Transocean faces potential liquidity issues as lawsuit is filed against subsidiary

Transocean faces potential liquidity issues as lawsuit is filed against subsidiary

A lawsuit has been filed against an indirect subsidiary of Transocean which could affect its ability to draw on a $3bn revolving credit facility.

Global Marine has had a lawsuit filed against it by Wilmington Trust Company, in its capacity as trustee, seeking a judgment that Global Marine is in default on its $300m of outstanding 7.00% notes due June 2028.

Transocean said it believes that Global Marine is in compliance and disagrees with the assertions in the lawsuit, which appears to be linked with its acquisition of Songa Offshore.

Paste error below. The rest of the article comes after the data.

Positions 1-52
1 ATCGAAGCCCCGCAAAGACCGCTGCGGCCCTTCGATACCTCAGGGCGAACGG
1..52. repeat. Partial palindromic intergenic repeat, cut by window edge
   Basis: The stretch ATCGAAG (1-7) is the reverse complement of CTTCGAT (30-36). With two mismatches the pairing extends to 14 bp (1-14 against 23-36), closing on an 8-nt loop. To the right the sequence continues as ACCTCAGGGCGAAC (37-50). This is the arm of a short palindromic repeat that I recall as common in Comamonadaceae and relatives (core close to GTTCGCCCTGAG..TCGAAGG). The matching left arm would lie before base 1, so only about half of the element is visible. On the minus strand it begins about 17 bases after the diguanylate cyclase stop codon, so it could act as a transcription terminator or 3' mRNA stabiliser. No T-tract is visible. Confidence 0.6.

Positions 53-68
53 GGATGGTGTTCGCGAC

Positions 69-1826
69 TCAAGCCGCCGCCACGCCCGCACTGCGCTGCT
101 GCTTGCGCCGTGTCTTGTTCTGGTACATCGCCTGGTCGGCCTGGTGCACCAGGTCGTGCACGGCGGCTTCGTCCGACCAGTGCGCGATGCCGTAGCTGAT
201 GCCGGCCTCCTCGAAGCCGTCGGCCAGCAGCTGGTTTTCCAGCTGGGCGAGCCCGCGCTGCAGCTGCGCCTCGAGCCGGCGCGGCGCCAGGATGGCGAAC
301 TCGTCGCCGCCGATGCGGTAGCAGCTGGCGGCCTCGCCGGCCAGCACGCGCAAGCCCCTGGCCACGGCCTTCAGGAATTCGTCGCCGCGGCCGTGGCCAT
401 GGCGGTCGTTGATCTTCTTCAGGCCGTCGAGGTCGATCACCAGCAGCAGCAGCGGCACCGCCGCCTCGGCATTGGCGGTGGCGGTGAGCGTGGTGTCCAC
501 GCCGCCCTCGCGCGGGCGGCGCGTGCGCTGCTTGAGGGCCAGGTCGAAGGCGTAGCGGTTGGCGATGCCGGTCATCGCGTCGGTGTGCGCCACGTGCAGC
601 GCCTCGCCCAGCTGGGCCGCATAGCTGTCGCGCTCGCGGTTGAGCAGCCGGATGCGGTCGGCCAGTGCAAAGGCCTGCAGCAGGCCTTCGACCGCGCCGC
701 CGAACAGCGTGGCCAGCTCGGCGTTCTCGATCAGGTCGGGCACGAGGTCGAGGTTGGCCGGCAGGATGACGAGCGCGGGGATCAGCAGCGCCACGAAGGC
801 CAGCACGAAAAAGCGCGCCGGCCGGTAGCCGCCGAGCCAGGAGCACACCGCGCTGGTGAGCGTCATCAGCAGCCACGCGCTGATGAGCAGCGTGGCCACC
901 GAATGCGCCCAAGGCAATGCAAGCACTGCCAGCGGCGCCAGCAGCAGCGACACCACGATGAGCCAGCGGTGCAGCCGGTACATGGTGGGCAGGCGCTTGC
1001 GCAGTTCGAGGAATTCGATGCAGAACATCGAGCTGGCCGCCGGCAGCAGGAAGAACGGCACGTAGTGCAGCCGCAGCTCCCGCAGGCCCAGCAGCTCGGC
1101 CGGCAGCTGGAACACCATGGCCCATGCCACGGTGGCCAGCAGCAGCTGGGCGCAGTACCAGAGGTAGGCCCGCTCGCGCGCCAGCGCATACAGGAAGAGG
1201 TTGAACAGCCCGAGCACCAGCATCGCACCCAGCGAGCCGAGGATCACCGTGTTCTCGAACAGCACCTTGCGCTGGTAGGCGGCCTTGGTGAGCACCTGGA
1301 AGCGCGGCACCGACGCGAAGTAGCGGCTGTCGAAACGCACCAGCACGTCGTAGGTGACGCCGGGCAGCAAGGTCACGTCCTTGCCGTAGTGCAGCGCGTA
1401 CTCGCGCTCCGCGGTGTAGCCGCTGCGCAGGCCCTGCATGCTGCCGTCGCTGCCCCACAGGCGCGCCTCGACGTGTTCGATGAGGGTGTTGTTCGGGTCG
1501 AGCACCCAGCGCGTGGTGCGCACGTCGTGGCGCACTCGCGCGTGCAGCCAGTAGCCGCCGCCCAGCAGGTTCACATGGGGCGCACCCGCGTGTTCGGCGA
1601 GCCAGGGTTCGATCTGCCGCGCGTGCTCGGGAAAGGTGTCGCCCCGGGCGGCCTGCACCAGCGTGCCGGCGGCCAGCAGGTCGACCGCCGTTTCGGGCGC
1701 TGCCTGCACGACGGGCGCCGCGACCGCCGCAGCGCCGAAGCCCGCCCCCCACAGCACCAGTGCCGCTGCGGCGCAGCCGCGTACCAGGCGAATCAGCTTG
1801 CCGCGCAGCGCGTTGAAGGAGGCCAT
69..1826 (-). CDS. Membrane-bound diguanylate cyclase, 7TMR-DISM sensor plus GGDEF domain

While the notes are not guaranteed by Transocean, it did warn that in  an event of default Global Marine could be obligated to pay prior to scheduled maturity the principal amount of notes outstanding. Any acceleration of the amounts due could result in a default of Transocean’s currently undrawn $3 billion revolving credit facility.

“Any requirement to pay all of the Global Marine notes prior to scheduled maturity or the inability of the company to access the company’s revolving credit facility, prior to their respective scheduled maturity dates, could have an adverse effect on the company’s liquidity position,” Transocean said in a form 8-k filing.

Transocean said it intends to vigorously defend the lawsuit.

Grant Rowles

Grant spent nine years at Informa Group based in London, Sydney, Hong Kong and Singapore. He gained strong management experience in publishing, conferences and awards schemes in the shipping and legal areas, working on a number of titles including Lloyd's List. In 2009 Grant joined Seatrade responsible for the commercial development of Seatrade’s Asia products. In 2012, with Sam Chambers, he co-founded Asia Shipping Media.

Related Posts